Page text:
Clemence Dane is the ‘invisible woman’ of British 20th century culture: a prolific and popular writer and artist, described by her great friend Noel Coward as ‘a wonderful unique mixture of artist, writer, games mistress, poet and egomaniac.’
Yet her name and achievements are almost forgotten today: she was the first British woman screenwriter ever to win an Oscar, the inspiration for eccentric medium ‘Madame Arcati’ in Coward’s Blithe Spirit and a highly-regarded scriptwriter in Hollywood.
We invite you to join acclaimed writer and performer Rose Collis as she talks about the life and work of this extraordinary woman, the subject of her new Arts Council-funded one-woman play, ‘Wanting the Moon’.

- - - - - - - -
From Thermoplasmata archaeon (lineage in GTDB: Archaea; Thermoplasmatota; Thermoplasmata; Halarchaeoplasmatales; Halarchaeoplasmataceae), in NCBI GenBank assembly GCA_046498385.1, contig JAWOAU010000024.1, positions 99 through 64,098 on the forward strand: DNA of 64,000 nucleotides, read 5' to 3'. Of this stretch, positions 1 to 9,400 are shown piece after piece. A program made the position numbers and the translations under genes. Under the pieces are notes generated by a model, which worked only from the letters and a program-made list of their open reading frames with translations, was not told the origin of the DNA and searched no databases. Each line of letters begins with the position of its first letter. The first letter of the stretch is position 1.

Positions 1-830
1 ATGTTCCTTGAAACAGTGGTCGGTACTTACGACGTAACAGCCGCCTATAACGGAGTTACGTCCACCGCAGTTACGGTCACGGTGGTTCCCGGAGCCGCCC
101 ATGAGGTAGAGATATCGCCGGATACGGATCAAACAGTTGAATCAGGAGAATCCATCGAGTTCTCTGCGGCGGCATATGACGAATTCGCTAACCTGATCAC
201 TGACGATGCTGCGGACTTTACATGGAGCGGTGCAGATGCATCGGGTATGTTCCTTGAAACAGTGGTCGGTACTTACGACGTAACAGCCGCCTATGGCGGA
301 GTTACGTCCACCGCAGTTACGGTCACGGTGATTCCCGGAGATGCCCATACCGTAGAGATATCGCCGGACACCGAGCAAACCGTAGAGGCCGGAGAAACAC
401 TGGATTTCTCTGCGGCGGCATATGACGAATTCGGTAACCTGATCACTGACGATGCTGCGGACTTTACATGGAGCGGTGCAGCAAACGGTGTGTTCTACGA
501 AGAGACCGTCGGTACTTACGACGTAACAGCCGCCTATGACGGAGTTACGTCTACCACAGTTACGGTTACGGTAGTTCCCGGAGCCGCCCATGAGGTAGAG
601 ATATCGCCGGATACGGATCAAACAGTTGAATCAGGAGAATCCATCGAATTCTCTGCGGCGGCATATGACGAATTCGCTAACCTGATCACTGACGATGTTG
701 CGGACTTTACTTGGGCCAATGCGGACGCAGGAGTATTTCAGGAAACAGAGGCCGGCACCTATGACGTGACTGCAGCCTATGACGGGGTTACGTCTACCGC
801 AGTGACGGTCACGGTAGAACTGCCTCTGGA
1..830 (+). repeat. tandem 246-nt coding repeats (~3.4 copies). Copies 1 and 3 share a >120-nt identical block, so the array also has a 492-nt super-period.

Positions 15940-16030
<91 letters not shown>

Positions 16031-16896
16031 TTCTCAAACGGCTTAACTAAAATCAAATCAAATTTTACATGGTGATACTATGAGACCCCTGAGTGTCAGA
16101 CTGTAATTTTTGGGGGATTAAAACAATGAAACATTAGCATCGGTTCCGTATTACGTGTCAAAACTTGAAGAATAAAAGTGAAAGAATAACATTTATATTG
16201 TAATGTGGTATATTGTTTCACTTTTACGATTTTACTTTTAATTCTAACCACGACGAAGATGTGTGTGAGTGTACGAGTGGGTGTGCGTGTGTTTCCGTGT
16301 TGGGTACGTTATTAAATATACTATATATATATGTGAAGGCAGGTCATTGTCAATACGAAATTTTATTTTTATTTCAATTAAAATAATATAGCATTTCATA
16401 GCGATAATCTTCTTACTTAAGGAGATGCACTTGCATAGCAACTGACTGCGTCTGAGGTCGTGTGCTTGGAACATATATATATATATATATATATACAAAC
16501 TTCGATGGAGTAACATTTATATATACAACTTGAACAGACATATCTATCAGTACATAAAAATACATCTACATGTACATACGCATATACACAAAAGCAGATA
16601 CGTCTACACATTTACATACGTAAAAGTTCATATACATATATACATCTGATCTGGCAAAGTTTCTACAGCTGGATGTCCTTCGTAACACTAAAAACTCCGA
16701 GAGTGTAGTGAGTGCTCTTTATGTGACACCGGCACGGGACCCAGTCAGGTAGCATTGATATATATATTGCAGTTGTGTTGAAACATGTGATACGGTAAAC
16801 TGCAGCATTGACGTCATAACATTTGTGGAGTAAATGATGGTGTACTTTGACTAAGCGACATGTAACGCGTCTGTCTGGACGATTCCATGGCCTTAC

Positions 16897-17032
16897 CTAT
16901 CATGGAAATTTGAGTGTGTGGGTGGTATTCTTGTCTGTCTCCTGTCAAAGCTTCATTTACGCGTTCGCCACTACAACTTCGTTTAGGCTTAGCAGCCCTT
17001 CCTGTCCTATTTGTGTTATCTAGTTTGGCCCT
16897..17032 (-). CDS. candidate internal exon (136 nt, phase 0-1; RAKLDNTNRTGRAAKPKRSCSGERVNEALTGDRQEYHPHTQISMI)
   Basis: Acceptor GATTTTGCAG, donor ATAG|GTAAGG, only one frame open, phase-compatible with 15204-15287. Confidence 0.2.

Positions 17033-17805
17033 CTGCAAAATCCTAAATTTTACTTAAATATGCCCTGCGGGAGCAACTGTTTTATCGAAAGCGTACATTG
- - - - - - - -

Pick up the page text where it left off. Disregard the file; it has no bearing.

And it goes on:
Born Winifred Ashton (her pseudonym Clemence Dane taken from the church, St Clement Danes on the Strand, London), Clemence Dane had a fascinating, if chequered career, including Hollywood adventures with Greta Garbo and Marlene Dietrich and penning the controversial lesbian novel Regiment of Women (1917).
Join us on Wednesday 1st February, 13:00-13:45, in the Museum’s Lydia & Manfred Gorvy Lecture Theatre. This lecture is part of the Museum’s Lunchtime Lecture series. Lectures are free and no booking is required.